Wednesday, October 29, 2008

R.C. Sproul for Children

Yes, folks, it's true. Dr. R.C. Sproul, who I've always thought to be a straight forward thinker and teacher, has now made truth even more clear -- in the form of children's books.

My parents were big R.C. Sproul fans when I was growing up and my teenage years were filled with his video series and books. If it sounds like I'm complaining, let me assure you that I'm not! I was one of those interesting teenagers who loved reading about and debating theology. (Yes, it's true. People would say to me that I should go to law school. So when I grew up - I did!) I've spent the better part of the last few years training the bulldog out of me and developing in grace and discernment. It's something I will have to work on for a long time, no doubt, but it's a goal.

I did not become so dogmatic because of R.C. Sproul's teaching. Rather, I always found him to take a gentle and kind hearted approach to teaching scripture, while at the same time being incredibly insightful and assuming the best of his students. He assumes his public can handle the truth and so he goes about sharing it.

Therefore I was positively delighted to discover that he had written some children's books. The Prince's Poison Cup is a new release and is an allegory in which the king's only son must drink from a polluted and poisoned well in order to clean the water and make it fit for all the people to drink. It's a simplistic allegory on the one hand. On the other hand, some people try so hard to make simple gospel truth complex that the gospel gets written right out of the story! Not so in The Prince's Poison Cup. It's spot on.

The Lightlings is yet another allegorical tale of redemption, starting in the Garden of Eden. In this story children come to understand that while they might be afraid of the dark, ironically there are others that are afraid of the light. I found this particular story engaging and imaginative and was my favorite of the two books I've read. I really like the way that Sproul weaves his tale to both engage the child mind while instilling truths as they read along.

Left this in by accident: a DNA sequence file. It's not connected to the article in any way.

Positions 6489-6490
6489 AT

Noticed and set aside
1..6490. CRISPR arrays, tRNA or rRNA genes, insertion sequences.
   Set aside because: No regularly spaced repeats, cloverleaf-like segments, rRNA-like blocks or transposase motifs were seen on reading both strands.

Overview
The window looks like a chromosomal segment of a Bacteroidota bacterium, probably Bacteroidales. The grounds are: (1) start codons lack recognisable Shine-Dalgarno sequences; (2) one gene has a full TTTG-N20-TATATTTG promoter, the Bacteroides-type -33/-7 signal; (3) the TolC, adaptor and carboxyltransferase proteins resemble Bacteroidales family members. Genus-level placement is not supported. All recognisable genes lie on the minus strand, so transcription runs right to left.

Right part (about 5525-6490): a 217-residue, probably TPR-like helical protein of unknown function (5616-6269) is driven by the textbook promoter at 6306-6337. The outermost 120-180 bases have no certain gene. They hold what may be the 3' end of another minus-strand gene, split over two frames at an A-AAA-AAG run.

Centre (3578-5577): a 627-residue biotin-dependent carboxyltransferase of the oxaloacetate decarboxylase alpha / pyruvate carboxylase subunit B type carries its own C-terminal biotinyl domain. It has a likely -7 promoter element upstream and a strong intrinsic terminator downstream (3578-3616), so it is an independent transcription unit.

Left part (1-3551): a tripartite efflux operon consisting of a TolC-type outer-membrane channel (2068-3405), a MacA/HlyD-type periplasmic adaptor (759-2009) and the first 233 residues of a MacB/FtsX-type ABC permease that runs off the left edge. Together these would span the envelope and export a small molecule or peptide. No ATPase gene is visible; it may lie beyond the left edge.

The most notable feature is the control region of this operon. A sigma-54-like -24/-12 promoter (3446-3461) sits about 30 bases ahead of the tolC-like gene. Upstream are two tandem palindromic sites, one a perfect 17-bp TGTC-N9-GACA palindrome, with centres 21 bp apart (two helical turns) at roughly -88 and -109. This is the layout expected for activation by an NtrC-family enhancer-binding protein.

The only drawback (if you consider it to be one!) that I took from these two books is that it is the grandfather figure who shares the stories involved in these books. No apparent problem there but the grandfather is the one to whom the parents in the book transfer the responsibility of sharing truth with their children. In both books the child asks a question that the parent decides that grandpa will do a better job answering. I don't necessarily mind this (on the whole) and I do appreciate the fact that we are to respect our elders and learn from them. My beef, if you will, is that children should be able to ask their parents the tough questions and find their answers there. To rephrase that - we as parents have a duty to learn truth so that we can teach it to our children. In a roundabout way, Sproul is giving us additional tools for parents to use to teach their children scriptural truths. I'm just giving you a "warning" about this particular aspect of the book and I don't personally consider it disturbing enough not to read and love with my own kids.

I enjoy children's picture books with morals attached. Jesus Himself taught us through parables so I'm all for finding new ways to share ancient truths. I think Dr. Sproul has done just that and I'm as pleased as anything to recommend them. It's hard to find children's literature that teaches solid Biblical truth without dumbing it down. Dr. Sproul again assumes the best and appeals to the best within the child to grasp the information and for that, I am incredibly grateful. Again.

Dr. Sproul has written a series of children's books which include the two I've mentioned above. You can find out more by clicking on the Ligoneer Ministries website here. A few additional titles are:

The King Without a Shadow

The Priest With Dirty Clothes (Due for release December 1, 2008.)

No comments:

Top  blogs